“Baby Driver” is the best time I’ve had at the movies in months, and, if the world is too much with you (as it is for many of us these days), you may feel the same. It’s a dazzling diversion, a series of cinematic highs that achieve the giddiness of not great art but great entertainment (and thus art through the back door).
Directed by Edgar Wright (“Shaun of the Dead,” “Hot Fuzz”), it’s a heist comedy, at least on the surface. It’s also a true-blue romance and, during the tense, pinballing final act, a suspense thriller. But mostly “Baby Driver” is an action ballet, built on the Aristotelian notion of the perfect iPod playlist and featuring a hero young and innocent and skilled enough to dance his way through life.
The baby driver of “Baby Driver” is named Baby (Ansel Elgort), and he drives. Getaway cars, specifically, on the orders of an Atlanta Mr. Big named Doc (Kevin Spacey), who has Baby in a bind. The other members of Doc’s robbery crews — older criminals both more ordinary and more flamboyantly nasty — write Baby off as a mental case (not their phrasing) with his spooky silences, omnipresent sunglasses, and earbuds buzzing like a fly in the room.
Then they get in the back of his getaway car and become believers. The first of the movie’s many chase scenes is set to “Bellbottoms,” by The Jon Spencer Blues Explosion, and it immediately sets the film’s high stakes, Baby’s car — a Subaru! don’t tell Mom! — slip-sliding through roadblocks and back alley set-pieces with something that can only be called automotive elegance. Even the way Elgort’s Baby walks down a sidewalk is with righteous inner rhythm. It’s as if the soul of Fred Astaire had been transplanted into the “Fast and Furious” franchise.
Baby is an orphan — the flashbacks to his loss play like scenes from an illuminated manuscript — and he keeps his smarts to himself. Then he meets Debora (Lily James, of “Downton Abbey”), a diner waitress with a home-fried accent and a heart as pure as his. Their courtship is set to Carla Thomas’s “B-A-B-Y” on the jukebox, and there are mutually smitten discussions about the best songs with “Debora” in the title. (Baby sticks up for the one by T. Rex, whom he charmingly thinks is called “Trex,” and Debora for Beck’s “Debra,” which doesn’t count because it’s about coming on to your girlfriend’s sister.)
The supporting cast is right out of a Quentin Tarantino police lineup: Jon Hamm puts “Mad Men” (mostly) in the rearview mirror as Buddy, who loves his gun-toting girlfriend Darling (Eiza González) as much as he loves robbing banks. (They have matching “His” and “Hers” tattoos in cursive on their necks.) Jamie Foxx plays the aptly named Bats, the sort of quiet fire-breathing psycho who sets entire scenes on edge.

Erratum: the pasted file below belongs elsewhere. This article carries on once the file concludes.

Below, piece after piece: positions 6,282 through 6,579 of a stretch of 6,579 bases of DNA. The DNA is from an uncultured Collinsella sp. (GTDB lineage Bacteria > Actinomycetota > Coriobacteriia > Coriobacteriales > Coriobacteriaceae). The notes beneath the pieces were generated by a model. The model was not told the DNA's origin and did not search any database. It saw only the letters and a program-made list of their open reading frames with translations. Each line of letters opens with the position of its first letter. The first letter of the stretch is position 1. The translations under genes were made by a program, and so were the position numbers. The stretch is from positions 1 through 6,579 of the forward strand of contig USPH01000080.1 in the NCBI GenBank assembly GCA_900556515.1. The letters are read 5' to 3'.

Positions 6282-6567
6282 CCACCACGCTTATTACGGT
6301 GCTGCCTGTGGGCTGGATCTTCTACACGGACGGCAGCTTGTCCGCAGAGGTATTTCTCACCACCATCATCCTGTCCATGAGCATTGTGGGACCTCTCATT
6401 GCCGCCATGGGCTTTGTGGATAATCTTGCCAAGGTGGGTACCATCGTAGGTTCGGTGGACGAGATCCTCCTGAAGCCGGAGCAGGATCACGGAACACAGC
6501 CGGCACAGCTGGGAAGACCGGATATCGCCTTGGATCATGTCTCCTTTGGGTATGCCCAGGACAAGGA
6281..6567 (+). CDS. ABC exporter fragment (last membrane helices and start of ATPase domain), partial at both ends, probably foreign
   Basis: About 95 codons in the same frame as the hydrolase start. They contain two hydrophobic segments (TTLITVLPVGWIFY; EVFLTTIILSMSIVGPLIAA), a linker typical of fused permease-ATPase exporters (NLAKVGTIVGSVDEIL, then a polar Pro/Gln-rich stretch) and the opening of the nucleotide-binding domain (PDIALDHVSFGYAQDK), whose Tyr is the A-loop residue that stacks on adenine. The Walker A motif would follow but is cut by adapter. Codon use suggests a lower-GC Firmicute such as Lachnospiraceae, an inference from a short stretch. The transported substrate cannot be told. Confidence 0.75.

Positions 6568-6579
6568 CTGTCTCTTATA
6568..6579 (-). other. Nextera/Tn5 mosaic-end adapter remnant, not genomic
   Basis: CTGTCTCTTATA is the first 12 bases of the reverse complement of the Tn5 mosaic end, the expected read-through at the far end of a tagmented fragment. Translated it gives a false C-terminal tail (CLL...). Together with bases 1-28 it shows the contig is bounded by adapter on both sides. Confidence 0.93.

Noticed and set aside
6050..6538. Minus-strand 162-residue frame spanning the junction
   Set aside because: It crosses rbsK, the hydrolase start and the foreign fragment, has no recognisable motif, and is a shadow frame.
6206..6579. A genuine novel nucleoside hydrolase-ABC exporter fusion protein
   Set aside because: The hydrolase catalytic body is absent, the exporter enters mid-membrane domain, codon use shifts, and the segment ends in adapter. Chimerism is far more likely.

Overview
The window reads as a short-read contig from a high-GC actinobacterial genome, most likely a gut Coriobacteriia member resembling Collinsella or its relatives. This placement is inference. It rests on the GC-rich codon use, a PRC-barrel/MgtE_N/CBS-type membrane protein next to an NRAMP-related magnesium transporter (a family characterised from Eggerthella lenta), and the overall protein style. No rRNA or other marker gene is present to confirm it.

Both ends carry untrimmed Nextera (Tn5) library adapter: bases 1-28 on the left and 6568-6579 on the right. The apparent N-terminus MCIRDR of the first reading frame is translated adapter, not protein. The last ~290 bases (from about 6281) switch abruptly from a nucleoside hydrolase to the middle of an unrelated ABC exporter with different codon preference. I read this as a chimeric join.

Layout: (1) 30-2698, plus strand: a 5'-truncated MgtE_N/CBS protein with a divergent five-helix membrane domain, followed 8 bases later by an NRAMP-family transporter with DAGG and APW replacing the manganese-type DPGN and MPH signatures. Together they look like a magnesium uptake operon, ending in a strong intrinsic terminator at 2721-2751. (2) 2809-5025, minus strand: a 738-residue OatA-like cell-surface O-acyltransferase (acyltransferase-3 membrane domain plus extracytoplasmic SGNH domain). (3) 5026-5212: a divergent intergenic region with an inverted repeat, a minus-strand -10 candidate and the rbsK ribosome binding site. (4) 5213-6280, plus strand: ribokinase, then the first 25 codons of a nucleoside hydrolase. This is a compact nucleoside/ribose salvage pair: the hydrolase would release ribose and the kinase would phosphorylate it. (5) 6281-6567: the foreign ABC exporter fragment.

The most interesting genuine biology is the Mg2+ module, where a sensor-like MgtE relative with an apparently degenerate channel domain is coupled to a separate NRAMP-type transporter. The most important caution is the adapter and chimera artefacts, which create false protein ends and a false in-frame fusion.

They’re creepy customers but “Baby Driver” somehow maintains a tone of sweetness even as bullets fly, blood spurts, and gears are stripped. In fact, the movie feels like Tarantino minus the sleaze. Wright is a superb cinematic stylist — one of the best currently working — but you don’t feel a movie nerd’s need to prove his bona fides. He just wants to build a better mousetrap. And, boy, does he.
“Baby Driver” only goes a little awry in its penultimate scenes. Hamm’s Buddy suddenly has more to do and the character doesn’t quite carry the weight to do the lifting. The action, previously tied to cause and effect, begins to veer toward ornamental overkill. Spacey’s Doc, splendidly cold-blooded throughout, reveals that he isn’t actually the lizard we thought, and I’m just not buying it.
“Baby Driver” has already pivoted from lightness to dark, from celebration to threat, in much the way the late Jonathan Demme’s masterpiece, “Something Wild” (1986), deepened the moment Ray Liotta pulled up alongside Jeff Daniels’s car. But Wright doesn’t have the soulful humanity that Demme brought to everything he touched, and there’s no randomness in his universe. That tight control makes “Baby Driver” a marvelous high-wire act while keeping it just short of an all-time classic.
Your mileage may vary. Anyway, there are so many side benefits here, including a lead performance of youthful poise from Elgort (”The Fault in Our Stars”), stuntwork that choreographs dozens of vehicles with fluid grace, and a soundtrack that answers the prayers of anyone who loves music and movies with equal force.
Baby peels out to Jonathan Richman’s “Egyptian Reggae,” Dave Brubeck’s “Unsquare Dance,” The Damned’s “Neat Neat Neat,” Golden Earring’s “Radar Love,” Queen’s “Brighton Rock,” Young MC, Brenda Holloway, the Beach Boys, Barry White, and, yes, the title track by Simon and Garfunkel. Every song fits its scene, every scene is cut to fit its song, and the whole thing purrs like a powerful engine perfectly tuned. Is this the first automotive musical? Probably not, but it’s the one that crosses the finish line.
★ ★ ★ ½
Written and directed by Edgar Wright. Starring Ansel Elgort, Lily James, Kevin Spacey, Jon Hamm, Jamie Foxx, Eiza González. At Boston Common, Fenway, suburbs. 113 minutes. R (violence, language, high-octane choreography throughout).